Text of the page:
Social media watch

Reddit study finds peak of public interest in COVID-19 topics in March itself, so is Twitter

“Public health priorities do not always align with community priorities, and the success of public health efforts often depends on having a plan to address community concerns,” said Daniel Stokes, a research fellow with the Center for Emergency Care Policy and the Center for Digital Health at Penn Medicine. “Having a source like Reddit that is directly tied to people’s thoughts could prove invaluable in crafting plans that meet people where they are.”

Researchers said real-time monitoring of Reddit could have allowed for a nimbler response during a surge of questions around whether it was safe to go outside in mid-March when the US Centers for Disease Control and Prevention (CDC) did not issue official guidelines for safely enjoying parks and outdoor activities until early April. If there had been more monitoring of online discussion activity on just Reddit, the guidance could have been issued closer to the peak of interest, said Stokes.

As a conduit directly to the thoughts of some, Reddit is also valuable because it is the place where some of the “infodemic”  –the plague of misinformation about COVID-19–has spread. Examples include one Reddit poster’s belief that a natural remedy like licorice root might prevent COVID-19 infection, or another’s thought that the virus was human engineered. Here, too, a quick, tailored response from public health officials could lead to more fact-based and productive discourse.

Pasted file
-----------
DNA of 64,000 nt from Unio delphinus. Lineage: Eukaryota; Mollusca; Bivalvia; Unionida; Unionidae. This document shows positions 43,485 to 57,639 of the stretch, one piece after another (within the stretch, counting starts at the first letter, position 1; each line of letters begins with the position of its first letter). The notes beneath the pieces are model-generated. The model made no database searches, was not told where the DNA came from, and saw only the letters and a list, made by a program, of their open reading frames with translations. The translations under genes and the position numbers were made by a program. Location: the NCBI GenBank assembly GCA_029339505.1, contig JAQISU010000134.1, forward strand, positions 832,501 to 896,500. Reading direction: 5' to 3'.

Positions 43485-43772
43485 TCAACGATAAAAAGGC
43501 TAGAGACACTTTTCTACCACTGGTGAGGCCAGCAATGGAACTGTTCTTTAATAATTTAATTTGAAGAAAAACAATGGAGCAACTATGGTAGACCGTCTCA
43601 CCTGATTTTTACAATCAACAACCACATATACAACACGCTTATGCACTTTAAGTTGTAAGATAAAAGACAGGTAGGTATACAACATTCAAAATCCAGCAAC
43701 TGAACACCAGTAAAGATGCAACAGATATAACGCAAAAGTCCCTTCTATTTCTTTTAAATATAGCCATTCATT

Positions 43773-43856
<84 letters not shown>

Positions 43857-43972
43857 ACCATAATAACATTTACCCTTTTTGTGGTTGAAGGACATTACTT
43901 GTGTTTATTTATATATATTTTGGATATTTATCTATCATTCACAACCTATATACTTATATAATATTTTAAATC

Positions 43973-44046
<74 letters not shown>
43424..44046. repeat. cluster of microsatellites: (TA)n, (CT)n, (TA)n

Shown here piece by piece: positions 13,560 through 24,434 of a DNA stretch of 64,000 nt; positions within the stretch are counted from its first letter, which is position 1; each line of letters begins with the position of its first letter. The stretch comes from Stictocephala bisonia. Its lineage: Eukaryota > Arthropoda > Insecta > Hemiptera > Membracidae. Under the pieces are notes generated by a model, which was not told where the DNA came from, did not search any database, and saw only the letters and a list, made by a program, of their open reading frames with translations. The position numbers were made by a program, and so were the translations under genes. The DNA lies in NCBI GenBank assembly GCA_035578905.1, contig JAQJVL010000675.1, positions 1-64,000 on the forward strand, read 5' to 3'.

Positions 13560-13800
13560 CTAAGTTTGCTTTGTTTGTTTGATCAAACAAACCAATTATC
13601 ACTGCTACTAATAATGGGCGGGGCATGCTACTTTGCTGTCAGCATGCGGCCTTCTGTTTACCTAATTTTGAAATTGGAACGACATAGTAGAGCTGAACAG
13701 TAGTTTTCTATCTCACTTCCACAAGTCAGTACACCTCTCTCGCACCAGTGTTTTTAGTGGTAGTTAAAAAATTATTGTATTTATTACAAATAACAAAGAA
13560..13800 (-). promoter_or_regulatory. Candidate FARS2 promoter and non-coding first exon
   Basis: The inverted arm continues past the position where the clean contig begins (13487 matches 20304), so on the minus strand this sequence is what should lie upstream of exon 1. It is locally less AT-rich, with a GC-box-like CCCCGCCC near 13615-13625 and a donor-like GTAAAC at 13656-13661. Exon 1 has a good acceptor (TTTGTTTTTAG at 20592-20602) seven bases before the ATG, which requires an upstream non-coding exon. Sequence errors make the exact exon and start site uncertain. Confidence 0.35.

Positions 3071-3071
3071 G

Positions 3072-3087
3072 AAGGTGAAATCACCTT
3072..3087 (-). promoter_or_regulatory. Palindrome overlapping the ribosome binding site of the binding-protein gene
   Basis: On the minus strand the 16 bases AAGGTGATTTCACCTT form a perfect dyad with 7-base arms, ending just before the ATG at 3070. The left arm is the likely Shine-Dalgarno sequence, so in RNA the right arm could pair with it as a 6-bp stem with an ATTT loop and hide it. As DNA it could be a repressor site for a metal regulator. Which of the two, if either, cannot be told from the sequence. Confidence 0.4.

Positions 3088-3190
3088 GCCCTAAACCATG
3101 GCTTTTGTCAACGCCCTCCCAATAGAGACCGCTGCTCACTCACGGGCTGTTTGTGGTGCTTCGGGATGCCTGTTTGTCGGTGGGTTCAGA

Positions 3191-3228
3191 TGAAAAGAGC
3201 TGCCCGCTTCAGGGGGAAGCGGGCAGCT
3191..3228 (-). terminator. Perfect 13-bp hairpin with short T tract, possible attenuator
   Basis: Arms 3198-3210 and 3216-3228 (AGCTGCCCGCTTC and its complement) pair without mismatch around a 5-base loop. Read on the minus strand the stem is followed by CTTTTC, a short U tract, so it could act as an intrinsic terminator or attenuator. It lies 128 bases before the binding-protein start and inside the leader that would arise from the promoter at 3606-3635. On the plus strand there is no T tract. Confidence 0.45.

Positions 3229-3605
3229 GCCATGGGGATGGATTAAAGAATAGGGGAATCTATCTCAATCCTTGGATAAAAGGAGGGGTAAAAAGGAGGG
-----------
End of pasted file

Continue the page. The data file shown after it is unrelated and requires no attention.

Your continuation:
To identify surges of interest in the public, the study’s researchers collected nearly 95,000 posts from March 3 through March 31, 2020 on the most popular COVID-19 thread on Reddit, r/Coronavirus. It had 50 different discussion topics through a machine learning technique of natural language processing. And, 10 of those topics were determined to be most related to three areas of interest in the study:

— the response to public health measures,

— the sense of the pandemic’s severity, and

— its impact on daily life.

By tracking how the popularity of these topics varied day-by-day, the team was able to demonstrate how areas of interest ebbed and flowed, say, hand-washing was found to peak early, between March 3 and 6, while concern about personal finances was discussed roughly 50 percent more by the end of March as compared to the beginning. The analysis showed some topics popular at the start of the month remained on top, or had a comeback later in the month, such as the case for mask-wearing.

“The CDC didn’t make their recommendations on wearing masks in public until early April, so it is interesting to see that masks were being discussed a great deal prior to that recommendation,” Stokes said. “Perhaps it was a sign that many people were ready for these guidelines earlier.”

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The team hopes to continue to track and analyze posts on this COVID-19-specific thread. In another effort from Penn’s Center for Digital Health, led by Raina Merchant, MD, an associate professor of Emergency Medicine, they collected similar data through Twitter across the United States.

“We are aiming to incorporate input from several digital sources that would allow us to not just track the public’s sentiment and perception of the virus, but also track, in real time, the emergence of new outbreaks,” said Merchant, author of the study published in the Journal of General Internal Medicine.

Stokes and Merchant believe that such insight will be heeded by public health officials to better combat the spread of misinformation that accompanied the COVID-19 outbreak. “Early comparisons to the flu on Reddit may have indicated a gap in public understanding of pandemic severity. Recognizing such gaps can be useful in developing targeted campaigns to close them,” Stokes said.

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